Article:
After opening chapters on the early history of the town, where incidentally the author makes the point several times that little of the early town survives to be seen above ground or in the archaeological record (the exception being the parish church, shown here), she focuses on the themes that contributed to modern day Luton with chapters on country houses, education, industry, wartime, migration, leisure and the town. Under these headings she has woven together hundreds of strands including
- brickmaking (with an account of how bricks used to be made)
- brewing and temperance
- Stattie fairs to the Luton carnival
- straw plaiting schools (where young children laboured and were denied an education) to the University of Bedfordshire
- a medieval gild, non-conformity, Quakers,
- the multi-ethnic composition of today's population and the Luton Council of Faiths
- the town's musical and theatrical activities
- roads, railways and the airport
- Vauxhall Motors and the connection with Vauxhall Bridge in London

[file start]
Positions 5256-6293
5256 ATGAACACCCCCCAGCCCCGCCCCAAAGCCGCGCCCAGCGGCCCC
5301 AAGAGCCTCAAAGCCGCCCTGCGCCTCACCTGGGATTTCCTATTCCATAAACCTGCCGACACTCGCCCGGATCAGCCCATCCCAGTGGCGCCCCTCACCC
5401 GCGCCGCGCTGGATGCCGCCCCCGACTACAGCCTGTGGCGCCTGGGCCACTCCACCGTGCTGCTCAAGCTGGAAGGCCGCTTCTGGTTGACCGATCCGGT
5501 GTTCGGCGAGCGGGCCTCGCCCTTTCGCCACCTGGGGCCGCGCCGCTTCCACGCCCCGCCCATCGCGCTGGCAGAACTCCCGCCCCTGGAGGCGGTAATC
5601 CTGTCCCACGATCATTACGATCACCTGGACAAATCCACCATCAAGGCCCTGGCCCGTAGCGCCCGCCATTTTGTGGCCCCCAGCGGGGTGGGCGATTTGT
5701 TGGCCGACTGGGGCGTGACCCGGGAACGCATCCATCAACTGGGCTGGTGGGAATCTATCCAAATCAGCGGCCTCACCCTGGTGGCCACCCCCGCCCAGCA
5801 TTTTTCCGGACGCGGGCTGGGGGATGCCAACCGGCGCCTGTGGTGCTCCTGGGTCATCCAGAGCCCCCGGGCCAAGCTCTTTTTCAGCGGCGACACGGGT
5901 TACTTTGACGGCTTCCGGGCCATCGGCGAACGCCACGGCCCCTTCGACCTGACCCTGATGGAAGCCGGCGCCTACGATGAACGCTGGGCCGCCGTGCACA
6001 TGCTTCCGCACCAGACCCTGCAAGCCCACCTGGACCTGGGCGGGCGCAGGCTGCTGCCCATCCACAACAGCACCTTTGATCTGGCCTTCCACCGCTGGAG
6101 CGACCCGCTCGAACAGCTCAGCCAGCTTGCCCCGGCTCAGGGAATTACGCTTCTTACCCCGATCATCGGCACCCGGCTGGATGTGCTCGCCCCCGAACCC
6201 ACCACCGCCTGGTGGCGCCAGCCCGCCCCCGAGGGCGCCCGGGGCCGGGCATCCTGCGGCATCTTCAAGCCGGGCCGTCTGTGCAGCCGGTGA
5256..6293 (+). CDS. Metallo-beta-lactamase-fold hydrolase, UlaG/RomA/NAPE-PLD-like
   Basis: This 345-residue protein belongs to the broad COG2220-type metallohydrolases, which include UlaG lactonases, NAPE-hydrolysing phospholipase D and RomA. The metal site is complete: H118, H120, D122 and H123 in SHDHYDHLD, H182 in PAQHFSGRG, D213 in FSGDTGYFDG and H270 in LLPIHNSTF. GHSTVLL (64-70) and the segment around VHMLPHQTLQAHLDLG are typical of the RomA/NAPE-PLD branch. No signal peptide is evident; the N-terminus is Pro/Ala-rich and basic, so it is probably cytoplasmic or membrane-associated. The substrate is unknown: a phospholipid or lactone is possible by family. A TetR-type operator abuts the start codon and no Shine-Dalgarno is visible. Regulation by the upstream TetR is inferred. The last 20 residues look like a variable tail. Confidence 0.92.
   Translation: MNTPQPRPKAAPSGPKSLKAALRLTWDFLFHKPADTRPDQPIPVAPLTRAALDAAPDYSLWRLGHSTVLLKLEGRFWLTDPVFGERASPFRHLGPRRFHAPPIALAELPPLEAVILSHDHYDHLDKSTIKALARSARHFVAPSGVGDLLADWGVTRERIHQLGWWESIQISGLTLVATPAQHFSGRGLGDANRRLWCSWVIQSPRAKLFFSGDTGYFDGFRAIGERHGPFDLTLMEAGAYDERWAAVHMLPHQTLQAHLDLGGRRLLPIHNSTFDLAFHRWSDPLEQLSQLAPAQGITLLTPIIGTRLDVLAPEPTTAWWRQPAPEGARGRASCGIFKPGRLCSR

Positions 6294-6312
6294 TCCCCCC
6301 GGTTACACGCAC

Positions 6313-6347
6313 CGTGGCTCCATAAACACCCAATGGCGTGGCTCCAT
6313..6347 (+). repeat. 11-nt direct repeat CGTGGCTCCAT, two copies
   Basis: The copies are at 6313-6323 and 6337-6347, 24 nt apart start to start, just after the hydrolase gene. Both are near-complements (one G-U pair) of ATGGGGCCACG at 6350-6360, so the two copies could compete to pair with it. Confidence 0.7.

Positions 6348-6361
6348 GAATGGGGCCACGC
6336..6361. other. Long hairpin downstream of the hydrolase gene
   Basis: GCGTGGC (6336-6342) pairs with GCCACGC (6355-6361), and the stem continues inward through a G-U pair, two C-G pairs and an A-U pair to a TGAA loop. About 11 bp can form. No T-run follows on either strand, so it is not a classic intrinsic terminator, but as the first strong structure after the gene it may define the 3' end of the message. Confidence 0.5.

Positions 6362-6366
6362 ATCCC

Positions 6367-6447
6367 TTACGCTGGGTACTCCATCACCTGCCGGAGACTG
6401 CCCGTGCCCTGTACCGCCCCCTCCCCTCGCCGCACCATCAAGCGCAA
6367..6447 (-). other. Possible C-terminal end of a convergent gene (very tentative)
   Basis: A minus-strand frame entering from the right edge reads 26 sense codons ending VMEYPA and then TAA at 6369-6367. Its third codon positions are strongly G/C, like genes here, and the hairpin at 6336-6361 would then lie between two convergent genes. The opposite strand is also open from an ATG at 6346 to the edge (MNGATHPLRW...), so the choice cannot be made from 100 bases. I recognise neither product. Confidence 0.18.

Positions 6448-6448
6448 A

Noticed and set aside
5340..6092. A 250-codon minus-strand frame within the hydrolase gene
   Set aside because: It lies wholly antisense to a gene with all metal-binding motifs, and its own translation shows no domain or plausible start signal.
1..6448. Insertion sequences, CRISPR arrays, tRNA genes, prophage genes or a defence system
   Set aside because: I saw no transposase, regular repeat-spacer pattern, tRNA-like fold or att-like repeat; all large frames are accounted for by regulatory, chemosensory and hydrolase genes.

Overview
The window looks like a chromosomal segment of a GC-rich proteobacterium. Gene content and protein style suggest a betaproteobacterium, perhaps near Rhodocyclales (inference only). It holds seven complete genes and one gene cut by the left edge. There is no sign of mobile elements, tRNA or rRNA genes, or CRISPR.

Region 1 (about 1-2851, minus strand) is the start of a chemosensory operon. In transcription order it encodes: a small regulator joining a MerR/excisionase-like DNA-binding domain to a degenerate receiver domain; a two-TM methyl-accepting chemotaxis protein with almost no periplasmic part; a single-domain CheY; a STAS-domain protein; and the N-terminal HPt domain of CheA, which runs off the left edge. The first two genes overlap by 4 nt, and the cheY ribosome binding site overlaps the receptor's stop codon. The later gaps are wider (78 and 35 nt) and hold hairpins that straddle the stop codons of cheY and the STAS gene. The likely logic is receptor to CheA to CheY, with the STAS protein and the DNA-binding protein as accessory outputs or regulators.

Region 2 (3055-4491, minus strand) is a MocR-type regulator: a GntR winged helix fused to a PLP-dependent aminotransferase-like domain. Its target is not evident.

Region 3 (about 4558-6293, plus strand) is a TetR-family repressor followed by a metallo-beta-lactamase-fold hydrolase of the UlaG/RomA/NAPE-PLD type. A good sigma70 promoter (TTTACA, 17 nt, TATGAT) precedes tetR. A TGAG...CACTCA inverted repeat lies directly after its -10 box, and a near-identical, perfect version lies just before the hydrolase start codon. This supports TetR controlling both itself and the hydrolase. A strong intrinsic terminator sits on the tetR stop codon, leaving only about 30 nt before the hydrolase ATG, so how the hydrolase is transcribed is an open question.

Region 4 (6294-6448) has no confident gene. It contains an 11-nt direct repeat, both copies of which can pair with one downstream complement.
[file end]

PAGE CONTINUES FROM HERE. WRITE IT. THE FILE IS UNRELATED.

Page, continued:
.... and the list could go.... The book is a treasure house of information about Luton's past, often in the words of people who were there, and supplemented by wonderful photographs and maps.
This is a book for locals, who will revel in the memories of how Luton was - and is. For others who are curious about the towns and cities of this country, this book is more than just a history of Luton, it is also a record of how people worked and lived in a time not long gone.
Anne Allsopp A History of Luton from Conquerors to Carnival. Andover, Phillimore, 2010. ISBN 978-1-86077-621-2 £20
Photos: Parish Church © Barbara Tearle; Luton Airport © Jack Hill (Creative Commons); Wardown Park© Nigel Cox (Creative Commons)
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